Does the media used fit my idea or concept?
      Does it tell a compelling story, idea or feeling?
      Have the materials been used creatively?
      Does the idea, concept or feeling have a creative or compelling point of view
      Is it made well?

      Maybe we could come up with a list of ideas and people could come up with their
      own poster to hang up that fits within their grade level, curriculum and philosophy.

      I remember when I was an elementary art teacher that encouraging students to keep on keeping on,
      was one of my biggest challenges.  It is that way with my pre-service and in-service teachers, too.
      Sometimes, students just need some feedback, encouragement and motivation to keep working to do their
      very best!

      This poster could be referred to over and over again during each class.  One could make it a part of the daily
      routine!  It needs to be something that would set high standards!  It would communicate that you are setting high standards for both the process and the product of art making.

      You might consider making a digital poster using Glogster.  Check out this free technology by doing a search.  You could project this in your classroom or print it out and display it or both!

      I hope everyone joins in this discussion!  This could be a great activity for getting ready for school this fall!

      This is something I would love to put up on ArtEdOnline!

      Cheers,

      Diane


      Go confidently in the direction of your dreams--Live the Life You've Imagined!
      Henry David Thoreau, Walden


      Dr. Diane C. Gregory
      Associate Professor of Art Education
      Director, Undergraduate & Graduate Studies in Art Education
      ArtEdOnline
      dgregory@mail. twu.edu


      From: pent19 <pent19@yahoo. com>
      To: art_education@ yahoogroups. com
      Sent: Sun, July 25, 2010 8:14:26 AM
      Subject: [art_education] Re: Reminders for fast finishers

       
      i would love a generic "am i done?" poster to have students refer to. I have a checklist that i hang for each project that the students can use as a visually/written reminder of what they need to accomplish. I can announce, today you need to complete steps 1-5, then the next class i add the next set of directions. I use this with grades 3-6. (this is great for me too because i can give the same set of instructions for all 3 classes of each grade level, and really great for substitutes too!) I have also made a half sheet checklist for those "i am done!" students. They need to rate how they did and then write a few sentences about what they learned, liked and wish they could change. This usually keeps the early finishers busy for that one class period. I have sometimes had the more talented early finishers work on my teacher samples for me or help another student who has gotten behind. I have a list of volunteer jobs for the early finishers (who haven't rushed) to do. I really try to avoid free draw since students will rush a project to get to do a free draw (that mindset is embedded in my upper levels thanks to the former art teacher)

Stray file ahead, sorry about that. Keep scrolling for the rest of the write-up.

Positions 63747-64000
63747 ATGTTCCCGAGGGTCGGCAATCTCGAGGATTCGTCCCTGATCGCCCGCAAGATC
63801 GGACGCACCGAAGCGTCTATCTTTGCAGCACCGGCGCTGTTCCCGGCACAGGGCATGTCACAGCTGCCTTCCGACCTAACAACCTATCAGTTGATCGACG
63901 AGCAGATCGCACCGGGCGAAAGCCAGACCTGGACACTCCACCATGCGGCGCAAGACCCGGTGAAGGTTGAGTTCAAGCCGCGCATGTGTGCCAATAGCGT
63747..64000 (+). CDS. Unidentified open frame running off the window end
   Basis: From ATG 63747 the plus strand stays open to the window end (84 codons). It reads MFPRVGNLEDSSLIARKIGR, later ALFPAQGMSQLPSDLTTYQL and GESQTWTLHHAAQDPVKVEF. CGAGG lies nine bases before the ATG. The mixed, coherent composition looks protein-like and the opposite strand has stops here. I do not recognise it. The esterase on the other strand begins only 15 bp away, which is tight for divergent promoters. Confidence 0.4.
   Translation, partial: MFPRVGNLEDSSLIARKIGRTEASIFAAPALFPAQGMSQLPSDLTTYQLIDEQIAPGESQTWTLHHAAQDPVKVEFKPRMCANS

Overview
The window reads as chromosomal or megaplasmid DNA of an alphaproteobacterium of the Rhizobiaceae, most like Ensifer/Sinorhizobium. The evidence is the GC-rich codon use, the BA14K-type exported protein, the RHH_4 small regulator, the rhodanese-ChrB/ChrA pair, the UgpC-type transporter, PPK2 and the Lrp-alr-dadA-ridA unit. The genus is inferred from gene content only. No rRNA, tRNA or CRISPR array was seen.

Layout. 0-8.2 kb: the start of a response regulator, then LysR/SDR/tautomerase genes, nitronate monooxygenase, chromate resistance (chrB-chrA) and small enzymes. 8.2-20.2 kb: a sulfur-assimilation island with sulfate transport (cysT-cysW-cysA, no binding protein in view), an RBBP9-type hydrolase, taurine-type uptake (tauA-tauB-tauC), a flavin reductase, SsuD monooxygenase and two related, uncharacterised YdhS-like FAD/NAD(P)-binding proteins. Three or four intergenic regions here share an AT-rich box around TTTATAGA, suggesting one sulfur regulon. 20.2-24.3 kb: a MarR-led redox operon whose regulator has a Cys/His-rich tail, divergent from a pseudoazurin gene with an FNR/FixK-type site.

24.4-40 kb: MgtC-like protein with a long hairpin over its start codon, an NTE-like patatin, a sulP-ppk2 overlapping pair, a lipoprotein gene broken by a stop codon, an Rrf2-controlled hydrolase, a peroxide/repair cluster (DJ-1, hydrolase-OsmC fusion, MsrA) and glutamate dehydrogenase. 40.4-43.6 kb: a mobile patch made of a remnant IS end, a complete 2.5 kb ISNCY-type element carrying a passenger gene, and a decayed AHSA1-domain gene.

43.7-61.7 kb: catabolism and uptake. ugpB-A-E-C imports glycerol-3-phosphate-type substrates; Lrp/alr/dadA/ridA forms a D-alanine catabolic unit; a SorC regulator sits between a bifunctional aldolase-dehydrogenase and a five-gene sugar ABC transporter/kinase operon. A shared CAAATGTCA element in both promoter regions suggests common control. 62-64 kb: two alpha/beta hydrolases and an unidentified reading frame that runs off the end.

I also try to create projects that can be modified for my learners-parts that can be added or taken away and not effect the learning objectives for the project.
      My big questions would be-
      have you done your best? why or why not?
      what would you change?
      what did you learn?
      have you completed the requirements? (concept, signture, mounted?)

      michele



    • Sue Stevens
      I ve created a draft of a poster for my classroom based on this idea.....what do you think? Sue
      Message 2 of 22 , Jul 25, 2010
      
      I've created a draft of a poster for my classroom based on this idea.....what do you think?
      Sue
    • Penny Lee
      I like it!!!! Penny Lee To: art_education@yahoogroups.com From: suestevens@rogers.com Date: Sun, 25 Jul 2010 17:27:34 -0400 Subject: Re: [art_education]
      Message 3 of 22 , Jul 25, 2010
      • 0 Attachment
        I like it!!!!

        Penny Lee




        To: art_education@yahoogroups.com
        From: suestevens@...
        Date: Sun, 25 Jul 2010 17:27:34 -0400
        Subject: Re: [art_education] Reminders for fast finishers FILE attached [1 Attachment]

         
        [Attachment(s) from Sue Stevens included below] 
        I've created a draft of a poster for my classroom based on this idea.....what do you think?
        Sue

      • Penny Lee
        First off the (other / classroom) teachers at the site need to get on-board with Art education. The school (Kindergarten - 8th grade) that I just left was a
        Message 4 of 22 , Jul 25, 2010